The most touching book I have read this year was Message from an Unknown Chinese Mother by the journalist and author Xinran. In it she extends her exploration into the implications of the one child policy first touched upon in her seminal work The Good Women of China (also a ‘must-read’). The tales Xinran recounts are heart wrenching and enchanting in equal measure, and remind us of the emotional implications of the Chinese social policies which are too often only viewed through an economic lens. It is a wonderful read, but have a box of tissues to hand.

Tom Morley and Ann Clurman on layaway angels

‘Layaway’ is a way in which Americans can purchase an item without paying the entire cost at once. But the item stays in the store until it’s completely paid off. We’ve noticed several articles about strangers paying off layaway bills anonymously on behalf of people who can’t afford to do this themselves. It’s a tangible example of the growing economic divide in the United States, this country; the story speaks to the fact that people recognize the divide (it’s not just the economists, demographers and market researchers) and want to help. And it’s not about approbation and  applause. One of our MONITOR themes this year, “Small Is Getting Bigger” is about avoiding grand, sweeping gestures, to stay clear of the grandiose. These good samaritans already know that.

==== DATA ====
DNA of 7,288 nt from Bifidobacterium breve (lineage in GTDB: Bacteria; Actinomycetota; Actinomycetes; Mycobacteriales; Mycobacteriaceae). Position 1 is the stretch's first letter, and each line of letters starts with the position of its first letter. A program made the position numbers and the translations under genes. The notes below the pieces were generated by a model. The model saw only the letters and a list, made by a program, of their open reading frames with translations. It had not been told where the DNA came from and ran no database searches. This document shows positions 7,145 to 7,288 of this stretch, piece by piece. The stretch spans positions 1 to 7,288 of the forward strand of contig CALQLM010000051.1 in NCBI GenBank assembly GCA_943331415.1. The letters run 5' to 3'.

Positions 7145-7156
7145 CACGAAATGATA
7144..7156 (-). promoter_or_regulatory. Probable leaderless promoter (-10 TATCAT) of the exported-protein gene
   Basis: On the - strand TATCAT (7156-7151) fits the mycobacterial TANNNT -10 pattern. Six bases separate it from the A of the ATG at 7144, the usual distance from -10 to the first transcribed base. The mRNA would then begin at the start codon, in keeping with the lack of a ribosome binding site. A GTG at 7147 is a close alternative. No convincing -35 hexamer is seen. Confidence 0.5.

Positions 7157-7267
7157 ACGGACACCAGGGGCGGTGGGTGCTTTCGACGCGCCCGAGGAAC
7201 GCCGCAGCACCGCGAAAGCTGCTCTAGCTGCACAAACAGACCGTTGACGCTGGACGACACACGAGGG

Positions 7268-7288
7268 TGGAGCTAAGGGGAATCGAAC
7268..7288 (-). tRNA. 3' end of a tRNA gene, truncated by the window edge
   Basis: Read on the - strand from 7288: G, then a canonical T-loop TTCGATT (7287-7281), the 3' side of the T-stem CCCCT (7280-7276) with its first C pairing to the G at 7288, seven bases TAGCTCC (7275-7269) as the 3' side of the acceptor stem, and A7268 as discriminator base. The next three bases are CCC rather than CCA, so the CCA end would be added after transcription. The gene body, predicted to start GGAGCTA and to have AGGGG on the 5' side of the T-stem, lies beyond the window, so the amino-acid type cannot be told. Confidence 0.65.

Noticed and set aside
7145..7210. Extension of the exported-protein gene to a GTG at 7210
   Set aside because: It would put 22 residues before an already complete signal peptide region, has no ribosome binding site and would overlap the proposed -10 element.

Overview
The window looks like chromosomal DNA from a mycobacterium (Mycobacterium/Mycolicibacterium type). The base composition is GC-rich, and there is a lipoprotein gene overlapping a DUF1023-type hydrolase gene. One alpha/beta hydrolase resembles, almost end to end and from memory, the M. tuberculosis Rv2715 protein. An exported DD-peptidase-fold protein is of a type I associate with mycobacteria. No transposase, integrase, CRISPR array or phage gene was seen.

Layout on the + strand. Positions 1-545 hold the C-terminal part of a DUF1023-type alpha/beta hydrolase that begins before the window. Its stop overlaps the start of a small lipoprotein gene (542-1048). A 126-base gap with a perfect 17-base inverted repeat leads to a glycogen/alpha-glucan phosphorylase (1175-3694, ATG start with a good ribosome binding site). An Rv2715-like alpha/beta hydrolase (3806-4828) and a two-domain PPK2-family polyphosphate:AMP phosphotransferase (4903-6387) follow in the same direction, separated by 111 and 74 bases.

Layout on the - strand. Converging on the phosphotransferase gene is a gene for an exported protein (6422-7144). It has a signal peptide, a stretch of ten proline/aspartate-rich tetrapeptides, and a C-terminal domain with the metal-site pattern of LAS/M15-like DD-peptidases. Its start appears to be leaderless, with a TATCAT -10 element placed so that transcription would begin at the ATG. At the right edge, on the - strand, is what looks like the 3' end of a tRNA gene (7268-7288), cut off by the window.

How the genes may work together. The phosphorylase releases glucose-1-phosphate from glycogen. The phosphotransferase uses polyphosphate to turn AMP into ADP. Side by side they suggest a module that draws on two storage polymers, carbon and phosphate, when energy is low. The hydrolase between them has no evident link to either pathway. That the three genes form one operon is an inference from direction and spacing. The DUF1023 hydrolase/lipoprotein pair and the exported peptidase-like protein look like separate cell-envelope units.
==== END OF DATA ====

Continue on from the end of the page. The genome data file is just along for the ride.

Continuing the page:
The image above comes from the First Preston HT blog, and is used with thanks.

26 December 2011 at 8:36 am Leave a comment

Looking back on Looking Up

Walker Smith writes: For the past three years, since the economic crisis ballooned, I’ve been writing a regular column called Looking Up, on the ways for businesses to manage through recession and tough markets; I wrote the last one in the series earlier this month.